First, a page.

About my life in Armenia, about being a mom and an activist, working for women's rights.
The challenges and benefits of raising a family in a post-soviet republic.
Finding a place, my place and calling it HOME.


Dance classes that break your children's self-esteem

One of the things that i really like of life in Armenia is the multiple dance, music and art classes offered to children after school. Some art schools, like Igityan cultural center, have a long experience of teaching children dance and most of the children growing up in Yerevan specifically go to one of these schools to learn Armenian folkloric dance, ballet, latino and other styles.
Parents (mostly mothers and grand-mothers) religiously take their kids after school to those classes who are situated in different parts of the city and wait for them (for an hour or two twice a week in cold and dark waiting areas) to finish and escort them back home. Learning to dance is important to develop children's mind and body. They learn rhythm, music and coordination and move all the time instead of sitting in front of the TV for hours.
I used to take my 3 kids as well to these classes myself before i started working long hours and then Diguine Anna, our patient babysitter continued to take over this task. I also remember how i used to sit for a whole hour or two in these cold entrances, talking with other mothers, reading or writing and being happy that my kids also are benefitting from this opportunity. Dance classes for children in Canada are limited and not as affordable as in Armenia.

I always thought that these classes were an important tool to develop most importantly children's self-esteem and give them more confidence in their abilities. But i realized recently that I was wrong! Some of the very much known dance schools were doing in reality the complete opposite. A while ago, my daughters started complaining, not wanting to go to dance classes anymore. Then they started saying that the teacher is very mean and saying things she shouldn't say like "look how you are dancing, you are tmbo or what?" to one of their friends. Amassia complained that the school director was always saying to the girls (7-12yr olds) "stop eating too much, you are getting fat, how are you going to dance on stage...". The funny thing is that the school they go to "Sofi Devoyan Dance school" also sells cheap junk food(Sofi chocolate, Sofi cotton candy,Sofi popcorn, ...) in the school waiting area for these same kids. This already gives you an idea that this school's top priority is to make money, the rest is not as important it seems. Teachers don't know how to talk to kids and even though my husband and I complained many times, they didn't do anything since they have lots of students and business is good!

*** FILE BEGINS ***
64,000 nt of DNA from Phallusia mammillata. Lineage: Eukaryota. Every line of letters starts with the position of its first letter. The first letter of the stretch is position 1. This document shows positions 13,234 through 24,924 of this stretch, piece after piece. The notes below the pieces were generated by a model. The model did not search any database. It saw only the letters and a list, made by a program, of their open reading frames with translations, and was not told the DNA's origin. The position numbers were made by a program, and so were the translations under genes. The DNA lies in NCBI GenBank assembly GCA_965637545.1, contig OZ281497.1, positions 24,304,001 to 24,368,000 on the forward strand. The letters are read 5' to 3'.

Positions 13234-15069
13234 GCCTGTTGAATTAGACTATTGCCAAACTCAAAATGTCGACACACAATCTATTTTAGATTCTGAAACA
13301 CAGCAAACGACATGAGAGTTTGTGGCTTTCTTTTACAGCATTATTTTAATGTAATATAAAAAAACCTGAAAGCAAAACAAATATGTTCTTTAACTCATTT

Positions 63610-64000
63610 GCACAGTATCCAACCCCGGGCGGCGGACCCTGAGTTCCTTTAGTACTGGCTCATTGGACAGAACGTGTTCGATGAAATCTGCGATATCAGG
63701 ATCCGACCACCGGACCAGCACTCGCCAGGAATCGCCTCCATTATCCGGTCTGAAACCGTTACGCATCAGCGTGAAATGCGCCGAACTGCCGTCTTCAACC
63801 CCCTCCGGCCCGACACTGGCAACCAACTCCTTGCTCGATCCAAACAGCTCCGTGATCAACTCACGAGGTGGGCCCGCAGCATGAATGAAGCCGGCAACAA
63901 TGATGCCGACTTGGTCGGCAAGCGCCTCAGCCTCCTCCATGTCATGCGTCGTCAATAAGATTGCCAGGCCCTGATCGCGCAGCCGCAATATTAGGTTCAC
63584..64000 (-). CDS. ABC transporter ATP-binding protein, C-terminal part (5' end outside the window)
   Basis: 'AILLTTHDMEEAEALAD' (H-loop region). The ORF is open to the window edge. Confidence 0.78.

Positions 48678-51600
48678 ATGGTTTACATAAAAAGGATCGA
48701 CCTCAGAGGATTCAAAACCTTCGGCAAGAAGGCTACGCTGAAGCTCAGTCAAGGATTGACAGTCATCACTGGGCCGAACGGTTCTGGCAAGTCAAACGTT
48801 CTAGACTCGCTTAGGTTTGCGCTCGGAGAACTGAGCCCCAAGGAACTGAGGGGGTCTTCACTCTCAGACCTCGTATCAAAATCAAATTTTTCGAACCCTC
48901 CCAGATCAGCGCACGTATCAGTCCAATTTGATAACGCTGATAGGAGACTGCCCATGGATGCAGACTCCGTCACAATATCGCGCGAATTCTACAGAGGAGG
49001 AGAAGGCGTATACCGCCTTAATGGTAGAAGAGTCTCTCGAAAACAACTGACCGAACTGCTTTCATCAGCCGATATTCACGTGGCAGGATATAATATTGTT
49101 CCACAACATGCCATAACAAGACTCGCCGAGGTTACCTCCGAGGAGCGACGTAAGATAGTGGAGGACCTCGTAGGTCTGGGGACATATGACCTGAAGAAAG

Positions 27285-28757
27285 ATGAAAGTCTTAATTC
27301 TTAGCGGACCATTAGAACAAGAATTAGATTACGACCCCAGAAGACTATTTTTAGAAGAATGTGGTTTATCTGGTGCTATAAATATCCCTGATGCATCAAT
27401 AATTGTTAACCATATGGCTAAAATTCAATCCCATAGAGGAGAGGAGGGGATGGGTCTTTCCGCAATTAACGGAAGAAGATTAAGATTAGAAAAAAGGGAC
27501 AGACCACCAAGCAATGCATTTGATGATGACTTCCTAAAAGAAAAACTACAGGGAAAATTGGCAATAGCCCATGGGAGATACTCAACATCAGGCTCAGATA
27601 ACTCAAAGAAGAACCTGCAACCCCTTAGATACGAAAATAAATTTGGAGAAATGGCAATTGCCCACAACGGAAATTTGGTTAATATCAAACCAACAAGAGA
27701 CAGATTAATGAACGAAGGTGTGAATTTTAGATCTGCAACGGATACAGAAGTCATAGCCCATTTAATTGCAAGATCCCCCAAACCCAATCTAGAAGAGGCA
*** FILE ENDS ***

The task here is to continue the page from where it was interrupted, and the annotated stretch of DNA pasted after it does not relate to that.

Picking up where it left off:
I discussed this with local Armenian girls, who used also to go to these kind of classes in their childhood and some of them, told me as well how bad some of the teachers used to treat them, giving them lots of complexes that they still carry until now.

Amassia and Varanta stopped going to dance classes a week ago. We will search again for a better dance school with well educated and prepared teachers and a caring administration. Vayk loves the Igityan school and until now we didn't have any complaints, but still monitoring.

So this is to tell you to be more attentive as parents and follow closely these kind of classes, in Armenia or elsewhere some teachers could break your child self-esteem(especially for girls, we have enough body image problems in society among adolescent girls, we need to be more careful) with their ignorance and negative attitudes and this is not at all acceptable.

So for now, on my bad list (regarding self-esteem development in children and absence of pedagogical approach) is:

Sofi Devoyan Dance School

Any other schools that you could recommend? would love to hear from your experiences as parents or dancers.

1 comment:

  1. Dear Lara (I hope this is the correct spelling)
    Congratulations on your pregnancy and all the best of luck to you and your baby.
    My name is Naneh and I am the founder of Brainy Beans, the classes you mentioned in your blog.
    I remember very well your three marvellous children, and enjoyed reading in particular your article 'Armenia in My Children', which was an accurate description of their personalities as far as I figured them out. I am very interested in your or their opinion of the classes we ran last year, how interesting and informative they found the content and how they liked the style of tuition.
    I wonder if you would care to send me your honest comments to mail@brainy-beans.com. Needless to say, your feedback is invaluable, whatever it be, and I thank you for it. Regards, Nane.